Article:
High adoption of shared micromobility in the US coud save 2.3 billion gasoline-equivalent gallons per year nationwide, according to a new study by a team at the National Renewable Energy Laboratory (NREL). The paper is published in Transportation Research Part D: Transport and Environment.
Travel demand data at the national and city level were analyzed to identify trips that can be served through micromobility, and scenarios with varying levels of micromobility adoption were evaluated. Results show that peak adoption of shared micromobility can reduce energy consumption from reported passenger travel by 1% at the national level and 2.6% at the city level, with micromobility-induced transit trips identified as the largest contributor for energy reduction.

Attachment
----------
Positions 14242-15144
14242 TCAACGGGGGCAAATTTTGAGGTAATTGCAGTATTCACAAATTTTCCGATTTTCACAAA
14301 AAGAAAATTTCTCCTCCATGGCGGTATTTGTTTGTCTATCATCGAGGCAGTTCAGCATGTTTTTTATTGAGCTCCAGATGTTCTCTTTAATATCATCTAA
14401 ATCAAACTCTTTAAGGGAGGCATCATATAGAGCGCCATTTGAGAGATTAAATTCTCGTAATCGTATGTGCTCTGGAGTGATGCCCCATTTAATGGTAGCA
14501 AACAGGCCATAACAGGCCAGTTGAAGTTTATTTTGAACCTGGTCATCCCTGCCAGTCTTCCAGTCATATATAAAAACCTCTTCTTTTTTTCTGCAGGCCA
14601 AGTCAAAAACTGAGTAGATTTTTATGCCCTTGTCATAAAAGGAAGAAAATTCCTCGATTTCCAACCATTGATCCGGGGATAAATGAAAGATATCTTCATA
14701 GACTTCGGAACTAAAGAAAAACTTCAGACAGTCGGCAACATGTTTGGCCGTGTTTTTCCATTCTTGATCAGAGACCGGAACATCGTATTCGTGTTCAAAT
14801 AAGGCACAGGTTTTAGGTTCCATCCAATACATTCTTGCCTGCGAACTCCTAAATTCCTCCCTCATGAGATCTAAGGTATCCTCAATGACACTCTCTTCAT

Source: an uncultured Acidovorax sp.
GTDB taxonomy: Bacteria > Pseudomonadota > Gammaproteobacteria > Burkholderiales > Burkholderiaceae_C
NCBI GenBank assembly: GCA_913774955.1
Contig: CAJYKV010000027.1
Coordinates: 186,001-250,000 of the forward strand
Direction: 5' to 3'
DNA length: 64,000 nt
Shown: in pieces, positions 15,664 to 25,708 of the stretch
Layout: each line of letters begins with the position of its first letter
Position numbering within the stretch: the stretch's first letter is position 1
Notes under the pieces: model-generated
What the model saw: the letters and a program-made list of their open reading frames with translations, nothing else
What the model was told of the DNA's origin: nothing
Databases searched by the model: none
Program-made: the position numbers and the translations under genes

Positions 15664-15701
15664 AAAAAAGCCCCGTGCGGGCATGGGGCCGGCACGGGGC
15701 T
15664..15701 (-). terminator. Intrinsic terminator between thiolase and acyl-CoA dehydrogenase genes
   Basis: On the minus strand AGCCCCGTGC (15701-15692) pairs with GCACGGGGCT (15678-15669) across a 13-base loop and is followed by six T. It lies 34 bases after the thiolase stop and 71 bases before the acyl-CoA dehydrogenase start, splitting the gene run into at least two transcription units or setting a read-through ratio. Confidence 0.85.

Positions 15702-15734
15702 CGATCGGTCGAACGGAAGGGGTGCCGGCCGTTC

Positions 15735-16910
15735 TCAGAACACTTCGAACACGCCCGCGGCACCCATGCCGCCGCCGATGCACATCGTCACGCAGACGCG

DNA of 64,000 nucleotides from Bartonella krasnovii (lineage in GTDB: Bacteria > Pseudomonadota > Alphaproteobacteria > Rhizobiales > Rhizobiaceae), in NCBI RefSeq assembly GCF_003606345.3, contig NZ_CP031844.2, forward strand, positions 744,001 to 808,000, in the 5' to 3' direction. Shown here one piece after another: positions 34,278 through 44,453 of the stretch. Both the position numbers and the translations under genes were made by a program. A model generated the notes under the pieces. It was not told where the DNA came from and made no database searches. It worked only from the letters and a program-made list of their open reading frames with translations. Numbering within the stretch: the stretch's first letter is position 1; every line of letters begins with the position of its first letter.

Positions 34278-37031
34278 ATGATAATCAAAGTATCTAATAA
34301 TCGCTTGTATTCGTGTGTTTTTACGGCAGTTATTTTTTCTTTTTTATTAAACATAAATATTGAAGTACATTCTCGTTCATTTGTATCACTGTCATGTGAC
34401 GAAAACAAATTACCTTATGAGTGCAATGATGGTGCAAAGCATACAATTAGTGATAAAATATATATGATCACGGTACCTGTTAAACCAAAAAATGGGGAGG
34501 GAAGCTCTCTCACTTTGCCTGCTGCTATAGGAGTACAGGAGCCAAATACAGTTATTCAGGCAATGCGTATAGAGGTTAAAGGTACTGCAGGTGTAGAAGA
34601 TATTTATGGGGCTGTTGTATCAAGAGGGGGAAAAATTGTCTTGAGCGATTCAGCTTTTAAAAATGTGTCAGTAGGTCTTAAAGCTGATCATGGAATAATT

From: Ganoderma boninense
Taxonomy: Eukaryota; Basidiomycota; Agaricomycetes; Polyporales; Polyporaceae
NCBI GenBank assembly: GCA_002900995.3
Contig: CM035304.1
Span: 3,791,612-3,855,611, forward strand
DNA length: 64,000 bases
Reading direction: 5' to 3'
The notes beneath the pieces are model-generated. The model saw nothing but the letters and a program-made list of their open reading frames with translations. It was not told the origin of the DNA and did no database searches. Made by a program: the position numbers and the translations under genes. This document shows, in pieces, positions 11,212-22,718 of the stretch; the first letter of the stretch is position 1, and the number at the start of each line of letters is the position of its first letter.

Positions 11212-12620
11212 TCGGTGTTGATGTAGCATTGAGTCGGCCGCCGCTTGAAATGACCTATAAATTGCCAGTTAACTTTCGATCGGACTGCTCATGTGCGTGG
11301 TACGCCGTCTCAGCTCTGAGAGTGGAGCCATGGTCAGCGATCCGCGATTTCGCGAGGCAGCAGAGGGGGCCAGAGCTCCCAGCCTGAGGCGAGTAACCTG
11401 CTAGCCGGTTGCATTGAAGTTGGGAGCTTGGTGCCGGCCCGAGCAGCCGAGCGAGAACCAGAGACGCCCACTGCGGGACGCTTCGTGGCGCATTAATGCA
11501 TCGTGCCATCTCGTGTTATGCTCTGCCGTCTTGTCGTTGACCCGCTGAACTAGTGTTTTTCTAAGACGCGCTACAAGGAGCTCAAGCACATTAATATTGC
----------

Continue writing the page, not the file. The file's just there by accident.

Sensitivity analysis was carried out to show how the energy impacts would change with various levels of key micromobility-related parameters, and results show distance threshold having a stronger influence on the energy impacts, compared to redistribution energy intensity.
The study analyzed four different levels of shared micromobility adoption: electric-powered bicycles (e-bikes); electric-powered standing scooters (e-scooters); electric-powered seated scooters (seated scooters); and manual-powered bicycles (m-bikes).
E-bikes and seated scooters, which typically have longer trip distances, were the modes responsible for the greatest savings.
Source: Sun et al.
Bingrong Sun, Venu Garikapati, Alana Wilson, Andrew Duvall (2021) “Estimating energy bounds for adoption of shared micromobility,”
Transportation Research Part D: Transport and Environment,
Volume 100, doi: 10.1016/j.trd.2021.103012